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Ross v. Short

Court of Appeals of Utah

September 20, 2018

Yan Ross and Randi Wagner, Appellees,
v.
Douglas R. Short, Appellant.

          Third District Court, Salt Lake Department The Honorable John Paul Kennedy and Ryan M. Harris No. 070915820

          Douglas R. Short, Appellant Pro Se.

          John H. Bogart, Attorney for Appellees.

          Judge Diana Hagen authored this Opinion, in which Judges Michele M. Christiansen Forster and David N. Mortensen concurred.

          OPINION

          HAGEN, Judge.

         ¶1 Appellant Douglas R. Short appeared as an attorney for an intervenor in supplemental proceedings to enforce a judgment. Short has faced multiple sanctions based on his improper conduct as an attorney in those proceedings. This appeal concerns the most recent sanctions imposed by the district court, ordering Short to pay the attorney fees that Appellees, Yan Ross and Randi Wagner, incurred in responding to a series of motions that lacked a legal or factual basis or were submitted for an improper purpose. Short appeals the district court's final judgment awarding sanctions totaling $27, 981.07, plus interest, as well as the denial of his subsequent motions to vacate that judgment. We affirm and award Appellees the costs and attorney fees incurred in defending this appeal.

         BACKGROUND

         ¶2 In January 2009, Ross and Wagner moved for a writ of execution to enforce a judgment against Global Fraud Solutions (GFS). Michael K. Barnett, the general manager of GFS, intervened, claiming that he personally owned the assets subject to the writ. Short appeared as legal counsel for Barnett.

         ¶3 On December 30, 2014, as a result of Short's performance as counsel in these proceedings, the district court granted Ross and Wagner's motion for sanctions under rule 11 of the Utah Rules of Civil Procedure (the Sanctions Order). In an attempt to "compensate [Ross and Wagner] as well as deter Mr. Short," the district court directed Ross and Wagner's attorney to submit "an affidavit of attorney fees and a proposed order . . . detailing the amount incurred in responding to the subject motions." The court imposed the sanctions under rule 11 and its "'inherent power to impose monetary sanctions on attorneys who by their conduct thwart the court's scheduling and movement of cases through the court.'" (Quoting Maxwell v. Woodall, 2014 UT App 125, ¶ 6, 328 P.3d 869.)

         ¶4 As directed, Ross and Wagner's attorney, John H. Bogart, filed a declaration (the Bogart Declaration) regarding attorney fees within ten days. Short filed no opposition, and Ross and Wagner moved to submit the matter for decision. The district court found that the attorney fees were reasonable, granted relief in the amount requested, and invited Ross and Wagner to submit a proposed order reflecting the ruling.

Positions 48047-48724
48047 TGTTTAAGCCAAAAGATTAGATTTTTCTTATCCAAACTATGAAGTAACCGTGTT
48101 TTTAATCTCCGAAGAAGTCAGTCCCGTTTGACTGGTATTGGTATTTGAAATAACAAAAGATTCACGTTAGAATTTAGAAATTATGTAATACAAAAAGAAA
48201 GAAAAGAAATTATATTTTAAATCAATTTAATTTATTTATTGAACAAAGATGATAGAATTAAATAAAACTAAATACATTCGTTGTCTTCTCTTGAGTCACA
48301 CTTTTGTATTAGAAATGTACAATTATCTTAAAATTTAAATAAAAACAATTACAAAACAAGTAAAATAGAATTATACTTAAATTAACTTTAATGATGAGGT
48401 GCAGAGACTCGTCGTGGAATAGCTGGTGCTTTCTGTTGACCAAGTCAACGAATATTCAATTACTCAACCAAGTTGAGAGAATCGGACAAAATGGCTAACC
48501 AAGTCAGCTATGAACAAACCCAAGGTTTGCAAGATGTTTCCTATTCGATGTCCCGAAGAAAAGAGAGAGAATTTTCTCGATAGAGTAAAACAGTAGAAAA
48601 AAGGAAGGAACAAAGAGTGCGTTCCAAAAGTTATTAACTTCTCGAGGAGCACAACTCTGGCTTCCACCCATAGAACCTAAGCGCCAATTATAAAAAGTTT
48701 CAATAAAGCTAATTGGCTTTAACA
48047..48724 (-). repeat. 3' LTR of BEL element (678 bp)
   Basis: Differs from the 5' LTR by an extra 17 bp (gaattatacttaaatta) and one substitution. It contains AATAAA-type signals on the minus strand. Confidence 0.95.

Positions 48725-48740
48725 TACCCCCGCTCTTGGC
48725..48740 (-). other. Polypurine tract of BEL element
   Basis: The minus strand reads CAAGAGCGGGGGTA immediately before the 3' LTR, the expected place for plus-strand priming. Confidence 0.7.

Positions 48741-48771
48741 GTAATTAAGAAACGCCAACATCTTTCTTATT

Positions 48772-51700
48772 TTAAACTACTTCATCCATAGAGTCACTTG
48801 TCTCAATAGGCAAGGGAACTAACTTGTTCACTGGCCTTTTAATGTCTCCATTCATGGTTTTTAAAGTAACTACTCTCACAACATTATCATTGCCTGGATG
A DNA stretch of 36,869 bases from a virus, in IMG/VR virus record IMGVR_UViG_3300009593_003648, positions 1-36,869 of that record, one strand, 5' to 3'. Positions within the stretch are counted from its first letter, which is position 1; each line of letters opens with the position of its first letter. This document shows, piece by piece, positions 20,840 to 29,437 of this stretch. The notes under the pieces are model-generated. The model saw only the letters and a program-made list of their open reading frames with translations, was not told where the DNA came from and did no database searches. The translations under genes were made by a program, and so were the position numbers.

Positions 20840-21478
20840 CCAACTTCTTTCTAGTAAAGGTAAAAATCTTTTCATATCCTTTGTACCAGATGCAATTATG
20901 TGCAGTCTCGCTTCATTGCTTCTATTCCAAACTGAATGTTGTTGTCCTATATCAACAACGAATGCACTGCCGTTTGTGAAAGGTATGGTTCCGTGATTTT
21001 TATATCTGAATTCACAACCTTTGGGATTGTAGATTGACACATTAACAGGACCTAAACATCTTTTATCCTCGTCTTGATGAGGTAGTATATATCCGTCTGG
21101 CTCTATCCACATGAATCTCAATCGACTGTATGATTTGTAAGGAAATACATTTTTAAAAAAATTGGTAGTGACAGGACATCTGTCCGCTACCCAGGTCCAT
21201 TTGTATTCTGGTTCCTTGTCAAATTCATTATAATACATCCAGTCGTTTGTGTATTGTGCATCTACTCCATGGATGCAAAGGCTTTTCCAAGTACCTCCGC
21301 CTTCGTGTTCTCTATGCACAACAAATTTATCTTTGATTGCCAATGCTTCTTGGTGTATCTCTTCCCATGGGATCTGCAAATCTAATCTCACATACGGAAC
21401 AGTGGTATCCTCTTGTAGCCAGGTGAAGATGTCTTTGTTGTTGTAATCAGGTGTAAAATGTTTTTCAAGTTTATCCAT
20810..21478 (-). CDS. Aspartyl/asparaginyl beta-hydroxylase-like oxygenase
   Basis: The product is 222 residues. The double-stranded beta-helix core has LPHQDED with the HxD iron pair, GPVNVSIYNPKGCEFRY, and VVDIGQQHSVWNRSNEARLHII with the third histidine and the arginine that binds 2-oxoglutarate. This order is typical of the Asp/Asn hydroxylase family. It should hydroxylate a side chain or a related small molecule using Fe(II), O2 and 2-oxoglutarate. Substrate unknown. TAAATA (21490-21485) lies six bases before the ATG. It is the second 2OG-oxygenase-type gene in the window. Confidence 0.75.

¶5 Ross and Wagner served Short with a proposed order regarding the fees request. Again, Short filed no objection to the proposed order, and Ross and Wagner submitted the order for signature once the time for filing objections had passed. On February 9, 2015, the court entered the final order as proposed, awarding attorney fees in the amount of $27, 981.07 (the Fees Order).

         ¶6 Short failed to pay the award, and Ross and Wagner moved for entry of judgment. They served Short with a proposed, final judgment assessing interest on the original award. Once Short's deadline to file an objection had passed, Ross and Wagner moved to submit the motion for entry of judgment. That same day, Short moved for an extension of time to file an opposition. The court granted a two-day extension. When Short failed to file an opposition within that timeframe, Ross and Wagner again submitted the matter for signature. The district court entered the judgment as proposed on July 2, 2015 (the Judgment).

         ¶7 On September 30, 2015, Short filed two motions to vacate the Judgment under rule 60(b) of the Utah Rules of Civil Procedure. On November 12, 2015, the district court denied both motions by order. Short then filed a motion to vacate the November 12 order. On November 30, 2015, the district court denied that motion as well.

         ¶8 Short filed this appeal challenging the Judgment and both the November 12 and 30 orders denying his motions to vacate.

         ISSUES AND STANDARDS OF REVIEW

         ¶9 Short raises three issues on appeal. First, Short argues that the district court should have granted his rule 60(b) motion for relief from the Judgment. "We review a Rule 60(b) motion for abuse of discretion."[1]Golden Meadows ...


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